But Cardinal Burke did “get it”, at least as early as the consistory, if not earlier. ScreenShot238Over the next 6 months, in cooperation with Cardinal Mueller of the CDF and other noted theologians and experts, a book was produced, Remaining in the Truth of Christ. It was an extraordinary effort that must have been especially blessed by the Holy Spirit to have been completed and readied in such a short time, a noble effort to educate the prelates who would be attending and voting in the Synod.  Cardinal Burke addressed head-on why there is no “annulment problem” in his chapter: “The Canonical Nullity of the Marriage Process.”

What is going on re: Basilians, Fr. Rosica, $ and the Synod?

February 25th, 2015, Promulgated by Hopefull

Please see Church Militant : regarding a very disrespectful response to  Cardinal Burke by a Basilian priest, Fr. Timothy Scott, in Canada.  That Basilian has now been relieved of his duties as spokesman for the Basilians, but many questions remain, including about finances and whether or not there is pressure to adversely affect the outcome of the Synod later this year by trying to silence Cardinal Burke and his heroic defense of Church Teaching.  More information can be found here:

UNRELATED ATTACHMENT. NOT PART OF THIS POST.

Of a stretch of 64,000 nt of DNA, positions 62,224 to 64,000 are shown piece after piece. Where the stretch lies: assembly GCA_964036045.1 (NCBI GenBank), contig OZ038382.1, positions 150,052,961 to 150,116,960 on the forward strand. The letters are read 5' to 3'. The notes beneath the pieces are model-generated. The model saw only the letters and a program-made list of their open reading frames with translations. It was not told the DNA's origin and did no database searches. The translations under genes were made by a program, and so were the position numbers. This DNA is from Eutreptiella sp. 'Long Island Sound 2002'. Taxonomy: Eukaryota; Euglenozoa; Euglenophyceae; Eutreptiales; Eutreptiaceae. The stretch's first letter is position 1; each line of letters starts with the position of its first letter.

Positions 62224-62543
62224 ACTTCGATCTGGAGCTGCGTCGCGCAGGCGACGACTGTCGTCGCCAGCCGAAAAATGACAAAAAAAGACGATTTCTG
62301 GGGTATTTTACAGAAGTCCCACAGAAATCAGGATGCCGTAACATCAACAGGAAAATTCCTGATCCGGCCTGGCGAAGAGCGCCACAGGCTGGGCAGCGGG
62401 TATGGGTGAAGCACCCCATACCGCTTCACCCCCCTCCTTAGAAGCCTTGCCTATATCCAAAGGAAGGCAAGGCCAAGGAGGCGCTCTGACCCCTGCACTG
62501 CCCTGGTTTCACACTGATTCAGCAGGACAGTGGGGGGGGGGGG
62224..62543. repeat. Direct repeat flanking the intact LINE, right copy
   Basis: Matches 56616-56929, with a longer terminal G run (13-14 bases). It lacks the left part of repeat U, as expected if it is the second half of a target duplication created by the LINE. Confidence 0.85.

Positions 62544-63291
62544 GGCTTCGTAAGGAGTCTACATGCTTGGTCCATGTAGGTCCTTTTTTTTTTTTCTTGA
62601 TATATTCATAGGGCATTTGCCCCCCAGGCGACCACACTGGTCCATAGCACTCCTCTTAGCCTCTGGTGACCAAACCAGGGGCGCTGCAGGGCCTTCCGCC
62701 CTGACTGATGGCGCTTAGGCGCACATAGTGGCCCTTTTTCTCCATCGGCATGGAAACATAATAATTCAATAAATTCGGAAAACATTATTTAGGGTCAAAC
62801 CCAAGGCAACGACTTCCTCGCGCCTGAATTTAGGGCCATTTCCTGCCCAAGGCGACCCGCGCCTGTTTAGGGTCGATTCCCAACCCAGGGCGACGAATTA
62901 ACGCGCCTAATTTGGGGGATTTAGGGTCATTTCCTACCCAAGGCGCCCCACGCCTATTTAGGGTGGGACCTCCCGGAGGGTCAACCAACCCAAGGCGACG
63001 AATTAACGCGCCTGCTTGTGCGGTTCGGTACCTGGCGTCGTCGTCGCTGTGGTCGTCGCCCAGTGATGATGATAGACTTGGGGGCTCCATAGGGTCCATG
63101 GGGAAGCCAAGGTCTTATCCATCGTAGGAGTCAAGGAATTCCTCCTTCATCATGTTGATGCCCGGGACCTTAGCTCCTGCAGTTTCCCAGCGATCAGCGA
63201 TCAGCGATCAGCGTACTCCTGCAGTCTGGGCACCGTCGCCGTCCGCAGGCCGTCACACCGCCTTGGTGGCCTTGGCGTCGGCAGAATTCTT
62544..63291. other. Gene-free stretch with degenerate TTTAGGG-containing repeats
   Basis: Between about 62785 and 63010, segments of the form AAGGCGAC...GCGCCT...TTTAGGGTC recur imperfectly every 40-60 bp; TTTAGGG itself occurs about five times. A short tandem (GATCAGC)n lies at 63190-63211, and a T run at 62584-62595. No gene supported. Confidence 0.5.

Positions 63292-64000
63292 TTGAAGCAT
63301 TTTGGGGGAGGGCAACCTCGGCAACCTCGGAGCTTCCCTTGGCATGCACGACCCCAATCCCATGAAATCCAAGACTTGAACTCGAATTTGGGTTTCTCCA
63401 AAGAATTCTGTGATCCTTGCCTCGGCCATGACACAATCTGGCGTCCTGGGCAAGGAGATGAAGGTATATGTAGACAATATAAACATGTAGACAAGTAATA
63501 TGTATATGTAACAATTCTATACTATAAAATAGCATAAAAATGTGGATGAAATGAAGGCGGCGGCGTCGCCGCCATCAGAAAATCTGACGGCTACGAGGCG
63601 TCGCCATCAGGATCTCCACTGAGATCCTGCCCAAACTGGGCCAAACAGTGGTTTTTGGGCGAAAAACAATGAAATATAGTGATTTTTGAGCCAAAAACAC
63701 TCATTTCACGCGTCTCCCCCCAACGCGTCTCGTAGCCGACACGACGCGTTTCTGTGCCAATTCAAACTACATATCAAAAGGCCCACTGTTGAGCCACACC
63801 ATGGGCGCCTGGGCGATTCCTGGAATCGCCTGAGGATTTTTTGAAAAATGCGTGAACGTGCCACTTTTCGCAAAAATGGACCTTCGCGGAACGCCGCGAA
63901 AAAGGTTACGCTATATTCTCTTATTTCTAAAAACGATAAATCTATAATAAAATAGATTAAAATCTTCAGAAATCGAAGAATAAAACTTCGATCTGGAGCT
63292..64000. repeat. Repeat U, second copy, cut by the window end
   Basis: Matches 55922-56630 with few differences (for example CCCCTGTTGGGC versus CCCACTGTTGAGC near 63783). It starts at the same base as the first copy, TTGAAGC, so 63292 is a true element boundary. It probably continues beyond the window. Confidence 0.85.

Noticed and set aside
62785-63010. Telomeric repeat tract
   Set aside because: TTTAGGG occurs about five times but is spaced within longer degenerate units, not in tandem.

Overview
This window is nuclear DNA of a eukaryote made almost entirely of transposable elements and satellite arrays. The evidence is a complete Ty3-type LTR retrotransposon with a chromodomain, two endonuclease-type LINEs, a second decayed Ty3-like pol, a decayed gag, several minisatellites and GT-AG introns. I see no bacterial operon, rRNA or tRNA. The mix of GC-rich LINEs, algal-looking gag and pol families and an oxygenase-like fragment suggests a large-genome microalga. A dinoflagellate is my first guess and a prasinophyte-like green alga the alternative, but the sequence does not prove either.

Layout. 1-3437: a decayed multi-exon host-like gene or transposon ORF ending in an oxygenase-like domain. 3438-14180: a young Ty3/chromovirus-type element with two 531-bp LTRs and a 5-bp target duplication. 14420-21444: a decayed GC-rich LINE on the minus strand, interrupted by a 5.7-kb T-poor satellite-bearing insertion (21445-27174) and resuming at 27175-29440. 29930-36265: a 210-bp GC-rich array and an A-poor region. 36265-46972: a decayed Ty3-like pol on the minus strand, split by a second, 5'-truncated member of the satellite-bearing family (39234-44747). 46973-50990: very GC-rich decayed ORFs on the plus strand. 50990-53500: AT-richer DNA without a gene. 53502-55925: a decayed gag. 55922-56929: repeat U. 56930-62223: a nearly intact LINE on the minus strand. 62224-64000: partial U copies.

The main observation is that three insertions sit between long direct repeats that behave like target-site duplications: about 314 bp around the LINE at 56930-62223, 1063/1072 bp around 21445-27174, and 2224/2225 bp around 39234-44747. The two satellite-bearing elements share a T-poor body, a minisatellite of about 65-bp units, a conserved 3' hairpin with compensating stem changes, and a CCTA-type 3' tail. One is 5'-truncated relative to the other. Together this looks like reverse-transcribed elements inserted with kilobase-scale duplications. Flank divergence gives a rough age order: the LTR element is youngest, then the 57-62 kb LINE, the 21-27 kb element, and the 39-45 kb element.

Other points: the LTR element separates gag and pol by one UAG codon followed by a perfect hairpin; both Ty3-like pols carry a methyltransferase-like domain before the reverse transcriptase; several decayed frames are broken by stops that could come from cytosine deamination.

There ought to be far more transparency about financial matters in the Church than many parishes and dioceses seem willing to do. Adding to the mix is Fr. Rosica’s threatened lawsuit against a Canadian blogger, which also looks like an attempt to silence criticism.  Read more here:  One of the laity’s Canon Law rights allows us to express our opinions to each other.  Lawsuits against those who do express their opinions seem oriented to stopping the lay discussion, and preventing communications.  The defendant in this case has seemed to imply that the first he knew of a lawsuit was when he opened the envelope. But why is Fr. Rosica threatening a lawsuit?  Hasn’t he read Matthew 18: 15-17?